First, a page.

Emerging evidence suggests that depression may increase the risk of coronary heart disease in healthy individuals, and is associated with cardiac morbidity and mortality in individuals with established coronary heart disease. [4],[5] A 1.5-fold increase in risk of fatal coronary heart disease and MI has been reported in persons with self-reported depressive symptoms. [4],[6] Antidepressants are psychiatric medications given to patients with depressive disorders to alleviate symptoms. Thirty different kinds of antidepressants available can be divided into five main types: Tricyclic antidepressants (TCAs), selective serotonin reuptake inhibitors (SSRIs), monoamine oxidase inhibitors (MAOIs), serotonin and noradrenaline reuptake inhibitors (SNRIs), and noradrenergic and specific serotonergic antidepressants (NaSSAs). TCAs are not recommended in patients with cardiovascular disease (CVD) owing to their arrhythmic effects. [7],[8] On the other hand, SSRIs appear to lack adverse cardiovascular effects when compared to other antidepressants. [9] Despite the growing use of SNRIs, little is known about the potential cardiovascular risks associated with this relatively new class of antidepressants.

Several observational studies conducted to examine the association between use of different classes of antidepressants and risk of MI has generated inconsistent results and till date, no definite conclusion has been made on this issue. [7],[10],[11],[12],[13],[14],[15],[16],[17],[18],[19],[20],[21],[22] In this present systematic review and meta-analysis, we reviewed and examined the association between any antidepressant use and also the use of individual classes of antidepressants and risk of MI using all studies published up to December 2013.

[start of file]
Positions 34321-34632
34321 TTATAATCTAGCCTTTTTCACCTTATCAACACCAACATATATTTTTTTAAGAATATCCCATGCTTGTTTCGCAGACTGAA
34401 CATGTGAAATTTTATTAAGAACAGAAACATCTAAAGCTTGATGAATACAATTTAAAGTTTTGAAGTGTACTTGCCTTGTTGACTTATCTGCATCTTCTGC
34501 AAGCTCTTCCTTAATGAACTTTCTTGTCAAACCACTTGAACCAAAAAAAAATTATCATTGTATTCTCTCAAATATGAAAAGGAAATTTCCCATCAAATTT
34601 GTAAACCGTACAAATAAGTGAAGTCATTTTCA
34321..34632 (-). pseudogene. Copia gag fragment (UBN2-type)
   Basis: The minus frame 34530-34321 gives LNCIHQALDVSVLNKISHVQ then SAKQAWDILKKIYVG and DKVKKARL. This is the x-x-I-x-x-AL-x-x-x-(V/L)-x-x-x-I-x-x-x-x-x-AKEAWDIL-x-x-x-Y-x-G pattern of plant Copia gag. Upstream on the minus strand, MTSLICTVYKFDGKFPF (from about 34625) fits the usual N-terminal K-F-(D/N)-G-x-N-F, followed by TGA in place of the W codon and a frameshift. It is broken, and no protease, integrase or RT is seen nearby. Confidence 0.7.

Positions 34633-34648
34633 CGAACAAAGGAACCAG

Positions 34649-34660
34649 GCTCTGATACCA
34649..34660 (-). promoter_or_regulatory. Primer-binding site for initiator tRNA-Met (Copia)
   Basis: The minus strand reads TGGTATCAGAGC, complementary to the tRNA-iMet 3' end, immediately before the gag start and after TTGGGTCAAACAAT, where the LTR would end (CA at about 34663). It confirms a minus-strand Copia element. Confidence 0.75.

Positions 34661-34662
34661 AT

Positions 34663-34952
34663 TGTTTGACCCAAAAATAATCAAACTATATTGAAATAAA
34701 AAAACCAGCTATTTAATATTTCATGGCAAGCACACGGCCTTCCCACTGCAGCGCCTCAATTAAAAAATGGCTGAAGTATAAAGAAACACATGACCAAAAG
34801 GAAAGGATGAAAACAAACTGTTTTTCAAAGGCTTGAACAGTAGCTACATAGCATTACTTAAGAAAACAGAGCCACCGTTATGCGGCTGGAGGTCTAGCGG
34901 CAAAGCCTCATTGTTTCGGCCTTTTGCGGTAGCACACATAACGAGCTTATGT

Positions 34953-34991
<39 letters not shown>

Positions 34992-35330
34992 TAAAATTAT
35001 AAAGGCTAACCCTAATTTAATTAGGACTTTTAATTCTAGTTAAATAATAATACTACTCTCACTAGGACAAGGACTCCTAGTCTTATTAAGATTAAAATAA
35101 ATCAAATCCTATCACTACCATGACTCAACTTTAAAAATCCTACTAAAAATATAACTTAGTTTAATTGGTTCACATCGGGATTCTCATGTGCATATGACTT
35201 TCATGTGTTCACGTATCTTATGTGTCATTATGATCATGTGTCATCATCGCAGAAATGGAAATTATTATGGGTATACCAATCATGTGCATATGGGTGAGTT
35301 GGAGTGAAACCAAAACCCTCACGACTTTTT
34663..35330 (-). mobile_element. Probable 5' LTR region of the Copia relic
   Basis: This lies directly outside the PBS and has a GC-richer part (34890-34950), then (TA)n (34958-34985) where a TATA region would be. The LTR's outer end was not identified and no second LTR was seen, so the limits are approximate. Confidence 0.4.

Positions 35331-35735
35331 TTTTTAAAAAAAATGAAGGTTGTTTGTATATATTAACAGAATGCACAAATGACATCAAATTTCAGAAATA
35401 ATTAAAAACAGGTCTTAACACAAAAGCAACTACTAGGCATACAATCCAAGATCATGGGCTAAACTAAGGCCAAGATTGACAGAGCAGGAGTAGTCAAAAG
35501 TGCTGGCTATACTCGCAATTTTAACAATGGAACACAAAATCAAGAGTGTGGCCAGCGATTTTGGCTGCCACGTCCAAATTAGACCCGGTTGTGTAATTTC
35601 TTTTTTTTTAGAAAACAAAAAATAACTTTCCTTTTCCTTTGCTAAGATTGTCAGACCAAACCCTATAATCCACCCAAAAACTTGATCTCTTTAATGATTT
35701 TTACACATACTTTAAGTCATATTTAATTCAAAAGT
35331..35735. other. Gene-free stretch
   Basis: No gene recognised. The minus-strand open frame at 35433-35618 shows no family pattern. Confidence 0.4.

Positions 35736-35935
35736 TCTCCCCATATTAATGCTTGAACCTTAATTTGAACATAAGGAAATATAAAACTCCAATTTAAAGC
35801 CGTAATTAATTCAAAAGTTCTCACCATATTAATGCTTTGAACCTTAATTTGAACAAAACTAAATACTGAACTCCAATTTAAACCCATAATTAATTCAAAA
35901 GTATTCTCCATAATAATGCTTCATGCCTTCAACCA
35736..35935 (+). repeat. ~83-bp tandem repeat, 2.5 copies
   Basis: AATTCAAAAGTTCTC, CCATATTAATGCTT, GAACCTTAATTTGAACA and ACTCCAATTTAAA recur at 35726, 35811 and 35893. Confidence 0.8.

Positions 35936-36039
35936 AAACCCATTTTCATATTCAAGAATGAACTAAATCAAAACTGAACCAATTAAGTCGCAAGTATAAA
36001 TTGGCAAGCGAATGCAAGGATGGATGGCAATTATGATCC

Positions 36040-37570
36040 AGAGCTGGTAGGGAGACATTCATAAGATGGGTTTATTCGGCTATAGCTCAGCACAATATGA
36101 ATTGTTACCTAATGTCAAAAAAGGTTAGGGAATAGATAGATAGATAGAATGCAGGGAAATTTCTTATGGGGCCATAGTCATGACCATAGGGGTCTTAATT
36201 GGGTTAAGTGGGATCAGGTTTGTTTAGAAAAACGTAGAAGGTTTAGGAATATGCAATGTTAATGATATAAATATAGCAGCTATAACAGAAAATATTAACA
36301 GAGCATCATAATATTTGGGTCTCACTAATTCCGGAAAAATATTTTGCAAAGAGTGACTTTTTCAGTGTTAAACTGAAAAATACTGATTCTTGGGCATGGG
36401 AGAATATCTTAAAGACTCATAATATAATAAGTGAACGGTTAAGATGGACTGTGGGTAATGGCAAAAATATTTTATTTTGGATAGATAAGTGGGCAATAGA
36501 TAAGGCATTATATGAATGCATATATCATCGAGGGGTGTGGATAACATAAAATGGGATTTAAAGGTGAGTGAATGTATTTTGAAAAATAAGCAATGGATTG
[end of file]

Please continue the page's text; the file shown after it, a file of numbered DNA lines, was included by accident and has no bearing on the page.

Data Sources and Search Strategy

Two authors (KU and SSJ) independently performed the literature search by using PubMed/MEDLINE database up to December 31, 2013; this search was supplemented by review of bibliographies of retrieved articles. The MEDLINE MeSH terms were as follows: "Antidepressants OR TCAs OR SSRIs OR MAOIs OR SNRIs OR NaSSAs AND CVDs OR MI" with a limit; humans. Initially the titles and abstracts of resulting articles were reviewed to identify the relevant studies, followed by reading the selected full text articles.

Inclusion and Exclusion Criteria

No randomized controlled trials were found relevant for this study. All observational studies were included if they fulfilled the following criteria: (a) Cohort or case-control study design; (b) antidepressants included as an exposure of interest; (c) MI included as an outcome of interest; (d) conducted for at least 1 year; and (e) relative risk (RR) in cohort studies or odds ratio (OR) in case-control studies and their 95% confidence intervals (CI) (or sufficient data to calculate them) reported. If data on the same population were reported in multiple publications, the recent and informative publication was selected. Any discrepancies between authors on the inclusion of a study were resolved by joint evaluation of the manuscript. Reviews, case reports, letters to the editor without original data, and editorials were excluded.

Data Extraction

Two authors (KU and GP) independently reviewed the included studies and extracted the following information from each study: (i) First author's last name, year of publication, and country of the population studied; (ii) study design; (iii) number of study subjects and number of MI cases; (iv) RR/OR estimates with 95% CIs; (v) definitions of antidepressants exposure; (vi) MI assessment; and (vii) control for confounding factors by matching or adjustments, if applicable. RR reflected the greatest degree of control for potential confounders were considered for pooled analysis.

Quality Assessment